Tuesday / June 25

VISIBLE LEARNING for School Boards

It was a dark and dreary time . . . .

This opening line might have been the start of a story of a school district fraught with dread, gloom, and angst. Indeed, that could have been our district’s story as we battled through the effects of the 2008 recession, compounded by being the least adequately funded district in the state of Illinois, and multiple years of being identified as ‘failing’ under NCLB regulations. However, that’s just a sentence fragment in our district’s story.

As J. Sterling Morton High School District 201 Board of Education members, it is our fundamental role to support the achievement of all students with opportunities that promote success. After working with a Corwin Visible Learning consultant, Kara Vandas, for a year, we saw the great strides that were being made thanks to Visible Learning. As a result, we decided to attend July’s Annual Visible Learning Conference alongside our teachers and administrators as part of our commitment to govern as knowledgeable leaders and staunch advocates for all of our students. Many conference attendees were surprised to learn that Board members took the time to learn with staff and were intrigued to hear our perspective on session topics. We shared that we were there to support staff in their learning, and in sharing our story with attendees.

We support learning by creating and sustaining the conditions that deliver excellent, and equitable, teaching and learning. The Visible Learning Conference allowed us to learn with staff concepts and skills that, when employed correctly, can accelerate student learning. Sessions helped us to understand effect size and different teaching strategies that impact student learning. The session How We Learn: Five Essential Practices for Successful Learning helped us to appreciate that to simply provide students the content is not enough. The process of deep learning calls for our students to be able to use content in new and different ways. Every one of our students deserves support from a distinguished teacher.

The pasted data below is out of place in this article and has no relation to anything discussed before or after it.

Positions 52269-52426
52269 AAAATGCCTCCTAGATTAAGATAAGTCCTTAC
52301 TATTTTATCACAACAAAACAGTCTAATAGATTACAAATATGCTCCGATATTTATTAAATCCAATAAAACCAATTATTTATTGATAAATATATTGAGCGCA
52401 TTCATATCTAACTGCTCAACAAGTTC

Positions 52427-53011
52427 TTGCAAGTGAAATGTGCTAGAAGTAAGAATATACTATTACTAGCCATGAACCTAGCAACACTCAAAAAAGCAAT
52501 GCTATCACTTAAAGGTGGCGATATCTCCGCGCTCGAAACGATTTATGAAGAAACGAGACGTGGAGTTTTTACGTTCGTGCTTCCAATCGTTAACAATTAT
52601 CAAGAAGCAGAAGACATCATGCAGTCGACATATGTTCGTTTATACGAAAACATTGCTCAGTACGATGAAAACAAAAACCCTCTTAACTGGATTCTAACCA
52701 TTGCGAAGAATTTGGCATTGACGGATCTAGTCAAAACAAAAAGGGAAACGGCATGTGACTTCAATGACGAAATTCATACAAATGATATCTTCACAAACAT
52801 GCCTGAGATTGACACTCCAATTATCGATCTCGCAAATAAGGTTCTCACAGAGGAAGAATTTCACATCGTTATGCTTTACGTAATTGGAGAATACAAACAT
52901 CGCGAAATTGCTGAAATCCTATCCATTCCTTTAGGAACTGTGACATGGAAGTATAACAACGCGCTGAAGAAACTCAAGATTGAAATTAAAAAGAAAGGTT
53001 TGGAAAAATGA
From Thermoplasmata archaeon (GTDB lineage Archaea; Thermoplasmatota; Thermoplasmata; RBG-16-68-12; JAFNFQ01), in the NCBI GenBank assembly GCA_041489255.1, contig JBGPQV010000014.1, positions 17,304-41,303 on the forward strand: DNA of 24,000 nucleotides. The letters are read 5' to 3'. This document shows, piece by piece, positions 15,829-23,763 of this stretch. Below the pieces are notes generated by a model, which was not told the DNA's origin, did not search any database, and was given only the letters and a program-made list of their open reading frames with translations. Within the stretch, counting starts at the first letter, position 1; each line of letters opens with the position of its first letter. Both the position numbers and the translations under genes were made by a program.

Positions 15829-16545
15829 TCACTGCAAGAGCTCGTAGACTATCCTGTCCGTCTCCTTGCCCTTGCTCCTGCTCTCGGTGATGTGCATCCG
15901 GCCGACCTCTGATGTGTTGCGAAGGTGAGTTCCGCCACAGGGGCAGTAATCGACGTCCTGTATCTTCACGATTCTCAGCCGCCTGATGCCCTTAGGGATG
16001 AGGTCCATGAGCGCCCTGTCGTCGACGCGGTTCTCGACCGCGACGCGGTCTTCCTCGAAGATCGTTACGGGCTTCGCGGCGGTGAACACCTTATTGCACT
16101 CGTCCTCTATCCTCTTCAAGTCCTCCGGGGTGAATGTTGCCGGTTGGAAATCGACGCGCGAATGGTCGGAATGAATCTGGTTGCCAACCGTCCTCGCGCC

We gained an appreciation and deeper understanding of the ‘why’, ‘what’, and ‘how’ to improve student learning and see the classroom as the essential point of change and growth. District 201 has defined its own ‘instructional triangle’ to be the interaction between teacher clarity, formative assessment, and feedback to strengthen student engagement in learning success. We have to be purposeful in teacher clarity, which drives formative assessment decision making, followed by teacher and student feedback on the purpose for learning and the demonstration of learning during the lesson. As a result, the Board has directed even more of its attention to supporting impactful instruction. It was exciting as a Board member to see just how engaged, dedicated, and enthusiastic Morton staff are about educating students!

The Visible Learning conference strengthened our beliefs that our teachers can, and do, have a positive impact on student achievement and that professional learning is essential for us to improve teaching and learning. It also opened our eyes even wider to the complexity that is 21st century teaching and learning. Learning about ways of improving student outcomes helps us to become even greater champions of learning effectiveness and will help us in setting goals and policies – along with making investments in our teachers and students – so that all students are supported and receive the instruction they need to maximize their potential.